At the beginning of the decade, the only genres of gaming that were predominantly 3-dimensional were role-playing games (RPGs) and first-person shooters (FPSs). The real-time strategy (RTS) genre had seen its first successful 3D release, Homeworld, in, although it wasn't until the releases of Warcraft III: Reign of Chaos and Age of Mythology that 3D became the standard for the genre
Computer game[edit | edit source]
The Sims, released by Maxis in, sold more than 6.3 million copies worldwide by March 22, 2002, to become the best-selling PC game in history, surpassing Myst. After Electronic Arts bought Maxis, the company produced numerous expansions, turning The Sims franchise, which has sold more than 100 million copies worldwide as of April 16, 2008, into the best-selling PC franchise in history as of March 19, 2008.
Interactive gaming[edit | edit source]
Nintendo has led the market in console interactivity. The handheld Nintendo DS, released in 2004, features a touchscreen. Game interactivity took a major step forward with the introduction of the motion-sensitive Wii Remote with the Nintendo Wii in 2006. The PS3 introduced a tilt-sensitive controller on its release as well.The 2000s has also seen the implementation of physics engines and increasing in-game interactivity into video gaming. Red Faction, a first-person shooter (FPS) released in 2001 for the PS2 and the PC, features one of the earliest examples of destructible environments in video gaming through its use of "Geo-Mod" technology. Certain sections of walls could be destroyed to provide alternate pathways or reveal hidden locations. Half-Life 2, released in, is widely considered to have revolutionized physics in gaming with its Havok engine, which allowed for what was at the time widespread interactivity with objects in the environment of the game, although very little of the environment was destructible. The Havok engine brought realistic physics implementations to real-time strategy (RTS) with Age of Empires III in. Black, a console FPS released in early 2006, allowed the player's weapons to extensively damage the environment. The PC games Company of Heroes (an RTS), released in late 2006, and Crysis (an FPS), released in 2007, both extended the implementation of physics in video gaming, featuring environments that were nearly entirely destructible and interactive. Since the use of physics engines has greatly increased since around 2004, so has the level of interactivity and destructibility in video games.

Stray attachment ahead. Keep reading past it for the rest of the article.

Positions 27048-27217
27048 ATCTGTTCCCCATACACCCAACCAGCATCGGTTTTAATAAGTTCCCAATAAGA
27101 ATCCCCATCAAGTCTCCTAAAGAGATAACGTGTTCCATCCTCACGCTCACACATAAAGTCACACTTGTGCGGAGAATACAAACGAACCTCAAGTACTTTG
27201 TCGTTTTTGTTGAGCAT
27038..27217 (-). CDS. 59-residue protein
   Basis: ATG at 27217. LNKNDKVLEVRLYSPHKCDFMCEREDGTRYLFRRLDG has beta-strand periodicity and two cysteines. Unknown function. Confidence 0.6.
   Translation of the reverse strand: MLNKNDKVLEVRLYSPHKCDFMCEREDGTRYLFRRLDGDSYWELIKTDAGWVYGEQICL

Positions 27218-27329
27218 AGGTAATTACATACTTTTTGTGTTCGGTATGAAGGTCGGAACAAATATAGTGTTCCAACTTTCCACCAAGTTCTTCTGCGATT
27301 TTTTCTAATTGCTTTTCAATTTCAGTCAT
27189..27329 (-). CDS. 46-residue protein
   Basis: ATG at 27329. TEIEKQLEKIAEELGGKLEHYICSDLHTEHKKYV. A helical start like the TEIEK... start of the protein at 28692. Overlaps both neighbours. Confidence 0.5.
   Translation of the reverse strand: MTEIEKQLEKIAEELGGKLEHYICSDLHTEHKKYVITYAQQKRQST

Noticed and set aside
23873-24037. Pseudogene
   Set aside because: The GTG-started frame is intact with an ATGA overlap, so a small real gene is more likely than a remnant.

Rhythm games[edit | edit source]
The rhythm game genre took off in the late 1990s with Beatmania in 1997 and Dance Dance Revolution in 1998. Although beginning their lives in arcades, they made the move to the home console market and each spawned a number of sequels and spinoffs. The popularity of rhythm games accelerated in the mid-2000s, led primarily by Guitar Hero, which was released in 2005 and featured a guitar-like controller and licensed soundtracks. Initially available only for the PS2, its sequels have expanded the franchise to include all consoles. The developer of the first two Guitar Hero games went on to create Rock Band in 2007, which expanded the concept to include drums and vocals. Guitar Hero World Tour, released in 2008, added drums and vocals as well, largely in an effort to compete with Rock Band. The independent game Audiosurf, released in 2008, allows the user to play their own MP3 files and maneuver a spaceship-like object across a track to hit the music "notes".
MMORPGs[edit | edit source]